When I learned how to walk, I complained
I am restricted of space.
When I learned how to dress,
I complained about that long duppatta
That strangled me sometimes.
When I first fell in love,
I complained my boundary is my religion.
When I started travelling alone,
I complained of getting raped
by those dirty looks and touches.
When I went to a new city,
I talked about that knife which
I kept in my bag;
instead of a lipstick or a chocolate.
I cried of my insecurity and my limits,
but when I saw her, I stopped complaining;
I shouted about Rights, Liberty & Ambedkar,
because she was faceless and voiceless.
She was like those toys,
which work on battery.
I told her, ‘remove your purdah,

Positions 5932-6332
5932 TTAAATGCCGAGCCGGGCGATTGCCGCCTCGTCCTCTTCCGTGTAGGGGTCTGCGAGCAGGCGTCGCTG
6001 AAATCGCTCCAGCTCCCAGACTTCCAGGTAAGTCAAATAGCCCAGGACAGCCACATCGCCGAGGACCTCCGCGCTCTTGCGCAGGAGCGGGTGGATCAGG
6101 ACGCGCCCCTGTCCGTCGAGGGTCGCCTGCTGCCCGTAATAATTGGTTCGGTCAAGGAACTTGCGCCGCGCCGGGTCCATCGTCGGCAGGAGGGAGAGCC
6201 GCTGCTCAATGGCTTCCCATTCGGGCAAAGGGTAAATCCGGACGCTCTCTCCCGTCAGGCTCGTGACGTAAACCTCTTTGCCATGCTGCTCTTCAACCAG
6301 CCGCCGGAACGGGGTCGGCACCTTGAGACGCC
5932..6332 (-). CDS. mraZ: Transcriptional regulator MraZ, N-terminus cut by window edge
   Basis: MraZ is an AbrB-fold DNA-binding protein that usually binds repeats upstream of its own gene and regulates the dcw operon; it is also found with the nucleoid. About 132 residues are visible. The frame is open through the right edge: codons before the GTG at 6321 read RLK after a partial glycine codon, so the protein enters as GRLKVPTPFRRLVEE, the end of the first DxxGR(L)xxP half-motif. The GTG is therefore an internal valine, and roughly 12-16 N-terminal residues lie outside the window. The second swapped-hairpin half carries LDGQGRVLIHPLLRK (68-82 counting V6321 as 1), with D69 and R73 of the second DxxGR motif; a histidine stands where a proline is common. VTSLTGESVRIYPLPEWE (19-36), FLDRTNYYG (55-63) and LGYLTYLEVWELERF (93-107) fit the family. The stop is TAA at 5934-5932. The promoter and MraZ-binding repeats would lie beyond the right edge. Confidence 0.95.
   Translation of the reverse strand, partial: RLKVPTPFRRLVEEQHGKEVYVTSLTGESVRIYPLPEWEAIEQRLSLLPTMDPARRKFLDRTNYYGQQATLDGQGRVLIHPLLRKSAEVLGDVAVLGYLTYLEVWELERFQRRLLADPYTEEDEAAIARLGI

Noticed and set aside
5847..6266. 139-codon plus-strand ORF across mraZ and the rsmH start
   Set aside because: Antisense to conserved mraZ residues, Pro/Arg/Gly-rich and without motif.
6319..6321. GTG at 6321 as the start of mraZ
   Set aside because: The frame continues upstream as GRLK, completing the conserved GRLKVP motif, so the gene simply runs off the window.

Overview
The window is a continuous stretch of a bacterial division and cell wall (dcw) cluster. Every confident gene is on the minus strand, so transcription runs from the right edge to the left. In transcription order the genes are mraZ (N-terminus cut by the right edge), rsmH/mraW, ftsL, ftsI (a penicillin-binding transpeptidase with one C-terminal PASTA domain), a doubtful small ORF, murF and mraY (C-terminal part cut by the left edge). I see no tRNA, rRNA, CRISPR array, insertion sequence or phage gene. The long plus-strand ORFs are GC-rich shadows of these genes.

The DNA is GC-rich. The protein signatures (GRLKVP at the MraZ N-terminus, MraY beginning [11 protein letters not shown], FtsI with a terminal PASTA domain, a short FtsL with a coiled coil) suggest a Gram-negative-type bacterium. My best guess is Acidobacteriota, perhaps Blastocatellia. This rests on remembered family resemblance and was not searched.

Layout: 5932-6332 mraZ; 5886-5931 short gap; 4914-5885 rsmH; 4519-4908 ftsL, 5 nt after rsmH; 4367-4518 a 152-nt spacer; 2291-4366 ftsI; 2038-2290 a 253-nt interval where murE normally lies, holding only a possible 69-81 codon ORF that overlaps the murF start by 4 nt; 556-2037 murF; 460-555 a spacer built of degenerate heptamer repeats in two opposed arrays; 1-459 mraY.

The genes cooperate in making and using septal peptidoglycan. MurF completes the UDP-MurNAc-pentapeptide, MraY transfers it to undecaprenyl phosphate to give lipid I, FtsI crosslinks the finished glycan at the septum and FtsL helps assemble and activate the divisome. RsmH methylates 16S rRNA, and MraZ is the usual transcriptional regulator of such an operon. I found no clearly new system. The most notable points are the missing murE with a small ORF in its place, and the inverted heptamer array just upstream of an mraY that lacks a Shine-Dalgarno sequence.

And let’s look into each other’s eyes’;
Then she talked about culture and tradition.
I told her, ‘let’s break it’.
Then she showed me those injury marks,
all over her body, which told me,
she is the property of her husband,
and upper-caste men;
She said the only moment
she is not untouchable is ,
when she gets raped.
I came back leaving her behind,
because I didn’t know the solution for
Culture of silence,
The culture of lakhs of Rajasthani Dalit women.
Deepika Rose Alex